An Vu grew up in Vietnam with myopia, and went undiagnosed despite being raised in one of the country’s largest and most developed cities.

“The significant impact spectacles have had on my quality of life is one of the primary reasons I pursued a career in optometry, and it’s also the reason I decided to apply for the outreach trip,” said Mr. Vu.

He said one of the biggest surprises was discovering the vast segregation between refractive care and ocular health care. “Many of the professionals in Vietnam who provide the community with spectacles do not simultaneously check for binocular vision or ocular health issues, meaning many diseases can go undiagnosed, even if the patient has gone through a routine eye test.

“A patient in Vietnam has to go through numerous appointments and various professionals before they can have comprehensive eye care. This is costly in both time and finance, severely limiting access to healthcare for patients with a low socio-economic background.”

He said the outreach program provided opportunities for professional development.

“The program posed a different kind of challenge to my clinical skills. It taught me to be adaptable while striving to provide consistent quality in my services. Skill-sharing sessions with Vietnamese health professionals allowed me to develop skills in public presentation, as well as in compiling academic resources to suit specific audiences. The experience also showed me Vietnam in a whole new light, one completely removed from my former viewpoints as a child, as a resident, and as a tourist. I have never felt more engaged, challenged, or fulfilled by my birth country.”

Similarly, Mr. Alam said his trip to India with Equal Health added his professional development. “You see so many eye conditions and with that, you develop your time management skills, your diagnostic skills, your ability to test, diagnose and manage ocular disease. You also develop a network of amazing professional contacts who become friends – the people I volunteered with in India – doctors, dentists and optometrists – were all there because they shared the same kindness. I keep in touch with every single one of them.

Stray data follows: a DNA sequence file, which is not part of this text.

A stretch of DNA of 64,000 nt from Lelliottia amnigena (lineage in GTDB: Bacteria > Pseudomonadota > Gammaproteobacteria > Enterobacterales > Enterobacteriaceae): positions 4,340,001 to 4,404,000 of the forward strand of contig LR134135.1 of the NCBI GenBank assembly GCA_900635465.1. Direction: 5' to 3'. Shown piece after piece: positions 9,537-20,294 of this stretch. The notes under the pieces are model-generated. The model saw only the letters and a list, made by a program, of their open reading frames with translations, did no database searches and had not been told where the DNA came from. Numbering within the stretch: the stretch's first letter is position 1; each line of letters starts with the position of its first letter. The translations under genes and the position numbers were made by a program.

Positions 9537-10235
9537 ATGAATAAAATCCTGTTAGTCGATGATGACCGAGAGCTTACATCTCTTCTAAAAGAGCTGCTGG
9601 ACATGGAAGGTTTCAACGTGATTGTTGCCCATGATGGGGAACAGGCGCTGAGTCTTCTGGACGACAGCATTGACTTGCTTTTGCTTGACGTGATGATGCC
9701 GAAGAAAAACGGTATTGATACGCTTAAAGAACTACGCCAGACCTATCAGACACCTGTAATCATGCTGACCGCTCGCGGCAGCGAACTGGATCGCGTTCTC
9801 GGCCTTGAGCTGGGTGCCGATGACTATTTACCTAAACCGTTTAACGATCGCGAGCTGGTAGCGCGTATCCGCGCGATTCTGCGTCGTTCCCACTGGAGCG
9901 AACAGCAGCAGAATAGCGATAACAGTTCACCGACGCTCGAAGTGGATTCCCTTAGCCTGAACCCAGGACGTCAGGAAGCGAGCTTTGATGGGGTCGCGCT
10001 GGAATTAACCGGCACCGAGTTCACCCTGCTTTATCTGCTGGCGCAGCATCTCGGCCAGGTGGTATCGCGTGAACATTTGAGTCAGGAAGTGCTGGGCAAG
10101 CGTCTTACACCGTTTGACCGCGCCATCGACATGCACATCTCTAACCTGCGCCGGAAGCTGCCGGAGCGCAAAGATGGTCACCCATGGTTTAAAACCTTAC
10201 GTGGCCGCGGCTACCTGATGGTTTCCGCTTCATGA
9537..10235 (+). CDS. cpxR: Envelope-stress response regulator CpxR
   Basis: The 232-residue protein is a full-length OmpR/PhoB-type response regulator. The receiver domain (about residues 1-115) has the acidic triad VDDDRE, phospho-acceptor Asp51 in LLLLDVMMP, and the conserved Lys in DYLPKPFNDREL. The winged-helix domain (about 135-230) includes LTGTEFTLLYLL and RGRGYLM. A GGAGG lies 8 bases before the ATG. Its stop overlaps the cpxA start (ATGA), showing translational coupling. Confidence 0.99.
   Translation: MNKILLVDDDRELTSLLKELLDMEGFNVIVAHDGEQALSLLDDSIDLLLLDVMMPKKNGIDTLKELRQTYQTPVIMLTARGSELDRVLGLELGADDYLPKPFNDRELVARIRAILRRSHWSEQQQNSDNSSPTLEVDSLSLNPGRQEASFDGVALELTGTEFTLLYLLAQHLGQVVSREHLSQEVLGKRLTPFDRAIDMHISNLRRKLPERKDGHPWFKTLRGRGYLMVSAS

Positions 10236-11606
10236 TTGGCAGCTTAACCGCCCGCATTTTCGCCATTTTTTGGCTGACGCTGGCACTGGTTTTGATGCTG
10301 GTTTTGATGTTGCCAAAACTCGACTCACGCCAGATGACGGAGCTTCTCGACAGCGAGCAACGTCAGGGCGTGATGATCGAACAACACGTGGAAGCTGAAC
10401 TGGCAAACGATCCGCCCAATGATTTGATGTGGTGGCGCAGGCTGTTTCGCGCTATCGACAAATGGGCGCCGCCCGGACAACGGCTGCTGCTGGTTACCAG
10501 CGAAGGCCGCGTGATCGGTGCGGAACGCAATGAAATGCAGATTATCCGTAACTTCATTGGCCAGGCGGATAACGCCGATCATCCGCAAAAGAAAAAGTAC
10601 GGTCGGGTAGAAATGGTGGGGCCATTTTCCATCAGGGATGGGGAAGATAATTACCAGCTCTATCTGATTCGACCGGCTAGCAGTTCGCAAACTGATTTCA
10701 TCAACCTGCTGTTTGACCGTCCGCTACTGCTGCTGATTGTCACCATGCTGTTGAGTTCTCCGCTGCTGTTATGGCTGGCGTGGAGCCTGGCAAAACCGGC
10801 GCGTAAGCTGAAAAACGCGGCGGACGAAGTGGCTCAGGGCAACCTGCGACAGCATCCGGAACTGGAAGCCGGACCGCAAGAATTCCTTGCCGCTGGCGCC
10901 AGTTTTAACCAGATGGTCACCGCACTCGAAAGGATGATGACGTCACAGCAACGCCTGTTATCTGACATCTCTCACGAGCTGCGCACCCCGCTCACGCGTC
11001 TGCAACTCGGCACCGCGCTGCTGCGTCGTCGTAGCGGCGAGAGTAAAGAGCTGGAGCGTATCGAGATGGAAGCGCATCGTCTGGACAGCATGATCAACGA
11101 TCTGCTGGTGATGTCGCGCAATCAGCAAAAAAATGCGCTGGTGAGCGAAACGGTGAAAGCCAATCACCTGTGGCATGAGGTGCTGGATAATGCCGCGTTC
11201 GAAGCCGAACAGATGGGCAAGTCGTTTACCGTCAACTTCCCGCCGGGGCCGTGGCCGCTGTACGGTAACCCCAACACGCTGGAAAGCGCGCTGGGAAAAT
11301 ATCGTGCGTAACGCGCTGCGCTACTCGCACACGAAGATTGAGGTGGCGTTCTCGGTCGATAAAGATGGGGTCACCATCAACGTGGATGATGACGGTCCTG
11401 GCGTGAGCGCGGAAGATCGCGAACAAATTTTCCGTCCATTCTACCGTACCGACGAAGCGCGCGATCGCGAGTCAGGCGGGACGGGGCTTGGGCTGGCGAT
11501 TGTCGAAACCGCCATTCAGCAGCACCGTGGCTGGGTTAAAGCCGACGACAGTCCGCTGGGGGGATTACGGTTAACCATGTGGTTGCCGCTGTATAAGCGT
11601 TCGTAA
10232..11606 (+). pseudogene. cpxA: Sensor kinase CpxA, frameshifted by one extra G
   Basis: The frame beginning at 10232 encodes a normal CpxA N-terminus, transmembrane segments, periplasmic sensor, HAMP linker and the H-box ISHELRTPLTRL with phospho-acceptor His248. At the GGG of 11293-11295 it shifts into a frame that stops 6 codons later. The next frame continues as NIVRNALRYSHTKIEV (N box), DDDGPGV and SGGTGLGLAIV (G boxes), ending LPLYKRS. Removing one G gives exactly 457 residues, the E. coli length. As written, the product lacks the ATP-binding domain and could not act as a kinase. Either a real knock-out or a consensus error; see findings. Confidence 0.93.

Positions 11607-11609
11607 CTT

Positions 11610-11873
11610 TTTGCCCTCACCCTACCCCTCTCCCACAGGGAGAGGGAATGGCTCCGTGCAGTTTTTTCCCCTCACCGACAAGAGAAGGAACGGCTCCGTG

Volunteering in Australia

Back on Australian soil, groups like The Essilor Vision Foundation and OneSight, established by Luxottica, are making a very real difference to the lives of local disadvantaged children, Indigenous people, migrants, refugees, and people with mental health issues.

Established by Luxottica 28 years ago, OneSight is now an independent global organisation that relies on the broader eye health community to be sustainable.

Anthea Muir, OPSM President, pointed out that “OneSight is critical, there are 1.1 billion people in this world who don’t have access to eye care and although we have an amazing ability to provide it, we can’t do it on our own”.

Ms. Muir, who grew up and qualified as an optometrist in New Zealand, has worked in OneSight clinics overseas and in Australia. “By working with OneSight I have been able to work in communities around the country and that has made me feel part of Australia. Working in clinics with schools is so much fun and working in the Gulf region is very interesting from the indigenous perspective but from my experience, the most interesting work I’ve done was in Sydney, on a screening program with the Wayside Chapel. That’s because it made me realise that despite living in a very rich city, there is a huge demand and need for services and for some people it can be so difficult to access them,” said Ms. Muir.

The Essilor Vision Foundation was established in Australia in May 2016 and just over one year on, has screened over 6,500 people across the country. The foundation, comprising a board headed by Richard Grills and two staff, (former Optometry Qld/NT employees) Greg Johnson and Marika MacKenzie, relies on volunteer optometrists, optometry students, orthoptists, dispensers and low vision professionals to implement its programs.